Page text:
Courage and fear risk safety future strength strong business concept danger
Courage and fear risk safety future strength strong business concept danger dangerous

When last week Danish 3PL DSV formally disclosed its blockbuster $5bn Panalpina deal, after a protracted battle that started in mid-January, my attention was immediately caught by the US/”rest of the world” rankings split for all the major market players against whom the Danes say they compete.

 (Source DSV)

(Source DSV)

You always know the Americans are up there at the top of the league tables fighting for recognition, mainly against the Europeans, but many of them can be now grouped for another reason: they are unprepared to join the M&A fight, whatever the specific reasons.

The main contender by size for fourth place, according to DSV 2017 data, is CH Robinson.

The truckload brokerage firm has a new interim chief financial officer (previously a corporate controller; same as with YRC Worldwide since mid-2017), which doesn’t help in the chasing of large deals, while the most aggressive 3PL in the marketplace, XPO Logistics, is faced with a few operational hurdles but, crucially, has not properly replaced star executive John Hardig since last summer, opting instead for an internal solution, with Sarah Glickman still currently acting CFO for the group.

Meanwhile, Expeditors brags about the solidity and several years of service for its top brass, with CFO Bradley S. Powell appointed in 2008.

Add another outsider, asset heavy Ryder, into the mix – which is not included in DSV’s league tables – and four of the major T&L companies stateside (whose aggregate market value is clearly comparable to DSV+Panalpina plus Kuehne + Nagel combined) either lack amalgamation in terms of executive team composition, or just M&A appetite is absent, or perhaps both, with most of their chief financial executives passive spectators in a world where trade wars dominate the headlines.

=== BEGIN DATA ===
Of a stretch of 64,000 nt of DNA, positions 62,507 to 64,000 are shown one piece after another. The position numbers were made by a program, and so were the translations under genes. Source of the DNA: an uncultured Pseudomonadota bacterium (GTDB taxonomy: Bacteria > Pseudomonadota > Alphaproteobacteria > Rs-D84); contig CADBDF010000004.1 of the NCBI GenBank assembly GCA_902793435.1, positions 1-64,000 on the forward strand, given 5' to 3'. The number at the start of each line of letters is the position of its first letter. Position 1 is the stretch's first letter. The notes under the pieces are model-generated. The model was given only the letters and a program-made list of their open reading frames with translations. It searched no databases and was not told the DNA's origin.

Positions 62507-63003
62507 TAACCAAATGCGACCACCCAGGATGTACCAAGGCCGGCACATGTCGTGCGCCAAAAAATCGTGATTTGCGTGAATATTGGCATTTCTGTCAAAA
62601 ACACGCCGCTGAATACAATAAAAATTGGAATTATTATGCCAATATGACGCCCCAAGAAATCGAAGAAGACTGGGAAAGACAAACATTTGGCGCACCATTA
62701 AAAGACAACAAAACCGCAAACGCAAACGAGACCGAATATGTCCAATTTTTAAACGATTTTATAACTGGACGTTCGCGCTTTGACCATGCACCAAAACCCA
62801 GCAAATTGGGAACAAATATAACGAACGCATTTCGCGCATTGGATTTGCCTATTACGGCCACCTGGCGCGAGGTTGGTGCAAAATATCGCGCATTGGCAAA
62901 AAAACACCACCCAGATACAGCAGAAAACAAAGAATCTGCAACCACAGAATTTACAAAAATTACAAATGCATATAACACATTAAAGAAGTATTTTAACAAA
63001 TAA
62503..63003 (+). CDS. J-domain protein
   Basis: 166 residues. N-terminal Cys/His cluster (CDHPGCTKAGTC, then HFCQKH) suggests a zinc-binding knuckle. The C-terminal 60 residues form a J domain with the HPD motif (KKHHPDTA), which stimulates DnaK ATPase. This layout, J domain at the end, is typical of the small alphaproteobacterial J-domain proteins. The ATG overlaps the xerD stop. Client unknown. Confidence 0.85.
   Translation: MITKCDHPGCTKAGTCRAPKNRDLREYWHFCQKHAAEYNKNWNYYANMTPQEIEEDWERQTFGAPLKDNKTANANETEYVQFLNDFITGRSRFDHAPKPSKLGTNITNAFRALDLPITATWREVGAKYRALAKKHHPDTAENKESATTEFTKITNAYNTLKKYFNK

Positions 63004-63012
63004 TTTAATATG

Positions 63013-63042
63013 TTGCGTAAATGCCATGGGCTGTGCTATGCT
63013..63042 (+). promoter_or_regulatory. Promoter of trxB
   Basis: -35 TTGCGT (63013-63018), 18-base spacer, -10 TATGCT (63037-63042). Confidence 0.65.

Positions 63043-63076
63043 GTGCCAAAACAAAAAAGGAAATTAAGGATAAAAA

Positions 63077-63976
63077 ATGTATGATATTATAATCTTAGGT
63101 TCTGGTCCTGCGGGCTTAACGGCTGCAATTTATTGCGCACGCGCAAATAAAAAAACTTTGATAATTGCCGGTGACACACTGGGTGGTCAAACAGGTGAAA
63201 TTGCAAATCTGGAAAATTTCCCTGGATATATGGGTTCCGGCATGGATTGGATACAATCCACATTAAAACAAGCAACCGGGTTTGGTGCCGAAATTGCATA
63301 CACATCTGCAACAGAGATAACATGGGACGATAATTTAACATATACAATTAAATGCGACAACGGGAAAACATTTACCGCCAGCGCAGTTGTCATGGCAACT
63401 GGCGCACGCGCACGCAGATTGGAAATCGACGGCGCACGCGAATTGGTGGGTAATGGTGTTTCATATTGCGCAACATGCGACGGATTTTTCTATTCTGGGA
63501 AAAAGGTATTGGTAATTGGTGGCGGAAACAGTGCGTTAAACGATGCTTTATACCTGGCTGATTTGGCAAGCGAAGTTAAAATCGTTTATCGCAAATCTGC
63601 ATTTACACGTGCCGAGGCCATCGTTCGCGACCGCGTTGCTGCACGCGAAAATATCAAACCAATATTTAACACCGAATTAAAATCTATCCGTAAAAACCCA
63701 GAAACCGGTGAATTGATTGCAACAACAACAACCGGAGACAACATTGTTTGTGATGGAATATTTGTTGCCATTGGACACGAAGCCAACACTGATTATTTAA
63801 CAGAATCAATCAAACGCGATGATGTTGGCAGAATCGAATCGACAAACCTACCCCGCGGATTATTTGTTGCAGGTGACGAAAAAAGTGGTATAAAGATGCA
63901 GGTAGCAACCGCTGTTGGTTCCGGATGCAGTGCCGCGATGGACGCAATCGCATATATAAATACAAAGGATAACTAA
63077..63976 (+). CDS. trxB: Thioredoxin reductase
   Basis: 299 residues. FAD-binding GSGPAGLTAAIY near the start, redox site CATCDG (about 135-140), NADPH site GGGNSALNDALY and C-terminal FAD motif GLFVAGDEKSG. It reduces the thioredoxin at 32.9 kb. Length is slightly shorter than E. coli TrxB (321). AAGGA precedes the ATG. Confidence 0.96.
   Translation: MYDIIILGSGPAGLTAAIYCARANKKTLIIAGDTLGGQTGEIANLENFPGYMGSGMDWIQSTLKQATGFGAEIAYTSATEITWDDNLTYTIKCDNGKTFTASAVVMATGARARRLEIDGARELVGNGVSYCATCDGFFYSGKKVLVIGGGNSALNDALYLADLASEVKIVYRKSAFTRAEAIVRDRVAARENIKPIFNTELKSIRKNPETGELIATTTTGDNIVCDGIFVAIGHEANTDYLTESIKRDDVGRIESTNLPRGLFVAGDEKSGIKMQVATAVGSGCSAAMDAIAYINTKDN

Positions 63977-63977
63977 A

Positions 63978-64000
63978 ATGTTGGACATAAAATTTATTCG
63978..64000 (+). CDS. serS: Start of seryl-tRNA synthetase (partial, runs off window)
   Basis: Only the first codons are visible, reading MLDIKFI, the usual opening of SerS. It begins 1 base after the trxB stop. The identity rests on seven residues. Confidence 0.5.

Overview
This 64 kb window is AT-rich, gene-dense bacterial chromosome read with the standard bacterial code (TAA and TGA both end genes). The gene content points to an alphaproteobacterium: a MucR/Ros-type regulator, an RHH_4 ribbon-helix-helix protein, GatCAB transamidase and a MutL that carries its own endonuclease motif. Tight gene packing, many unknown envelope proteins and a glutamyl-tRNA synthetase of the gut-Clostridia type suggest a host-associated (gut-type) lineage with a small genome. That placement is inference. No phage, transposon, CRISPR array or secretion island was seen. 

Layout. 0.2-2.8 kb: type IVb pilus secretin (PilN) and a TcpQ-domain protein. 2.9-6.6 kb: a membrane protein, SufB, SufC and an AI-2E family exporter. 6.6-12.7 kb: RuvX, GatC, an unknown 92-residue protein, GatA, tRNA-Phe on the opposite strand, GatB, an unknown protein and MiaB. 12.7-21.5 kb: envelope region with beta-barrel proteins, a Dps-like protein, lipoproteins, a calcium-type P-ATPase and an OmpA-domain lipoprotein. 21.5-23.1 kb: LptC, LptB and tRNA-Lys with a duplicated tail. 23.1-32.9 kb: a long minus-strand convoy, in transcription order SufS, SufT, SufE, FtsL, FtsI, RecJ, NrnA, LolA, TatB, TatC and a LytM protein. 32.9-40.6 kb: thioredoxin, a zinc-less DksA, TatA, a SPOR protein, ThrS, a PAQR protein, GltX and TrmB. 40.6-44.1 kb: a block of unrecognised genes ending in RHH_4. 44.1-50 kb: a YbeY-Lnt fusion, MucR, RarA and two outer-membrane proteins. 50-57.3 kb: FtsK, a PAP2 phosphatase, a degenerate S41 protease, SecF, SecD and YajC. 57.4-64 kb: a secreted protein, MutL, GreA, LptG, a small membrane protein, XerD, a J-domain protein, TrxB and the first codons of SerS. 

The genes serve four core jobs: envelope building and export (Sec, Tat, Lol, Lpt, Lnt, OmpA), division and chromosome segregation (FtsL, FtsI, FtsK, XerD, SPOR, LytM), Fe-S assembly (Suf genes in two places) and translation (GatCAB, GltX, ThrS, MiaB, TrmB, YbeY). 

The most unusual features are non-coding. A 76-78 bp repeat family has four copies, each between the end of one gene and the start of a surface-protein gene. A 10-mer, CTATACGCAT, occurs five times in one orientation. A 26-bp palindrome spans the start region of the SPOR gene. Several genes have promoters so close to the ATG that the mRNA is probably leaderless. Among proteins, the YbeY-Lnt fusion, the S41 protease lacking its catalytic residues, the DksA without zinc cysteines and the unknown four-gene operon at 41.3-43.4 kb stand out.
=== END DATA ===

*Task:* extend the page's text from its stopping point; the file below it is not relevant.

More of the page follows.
And then there is UPS, whose freight forwarding guys are said to “be feeling lonely”, given how their added value to a vast integrated logistics conglomerate is perceived at board level.


Maybe opting for organic growth measures is the right approach, but also one that begs the question: is Corporate America in the T&L world simply lagging, having learned the past M&A lessons from other sectors, fearful of challenging what only a few years ago was a relatively small and local trucking company such as DSV?

Did all these glorious companies shy away from rival takeover bids because they are just looking to protect their own turf? Or were they unprepared to compete, given the not-so-timely changes in executive teams? Or just coping with executives that have no power whatsoever to go for the jugular, because they do not have deep ties with certain investors?

After all, if a chief executive is the beating heart of a corporation, the chief financial officer is the strategic brain behind each move that the entity makes, particularly when it comes to M&A.


Key here is the fact that we have always thought the Americans had a clear competitive advantage to exploit. They are not hindered by very poor shareholding structures, shown by their European rivals in their own free floats, which provide much less liquidity to investors on the European side of the Atlantic as well as in Asia, in most cases.

The Americans are different: Panalpina was controlled by a charitable foundation, until DSV took over; K+N is owned by a single, remarkable businessman, whose mission is now to pay himself hefty dividends year in, year out; DB Schenker and DP DHL are controlled by the German government, while Ceva is now part of an entity which can enjoy deeper ties with the French government – talking of which, SNCF (the owner of Geodis) also springs to mind. Finally, China’s Sinotrans and Japan’s KWE can hardly be defined as companies run in the best interest of shareholders.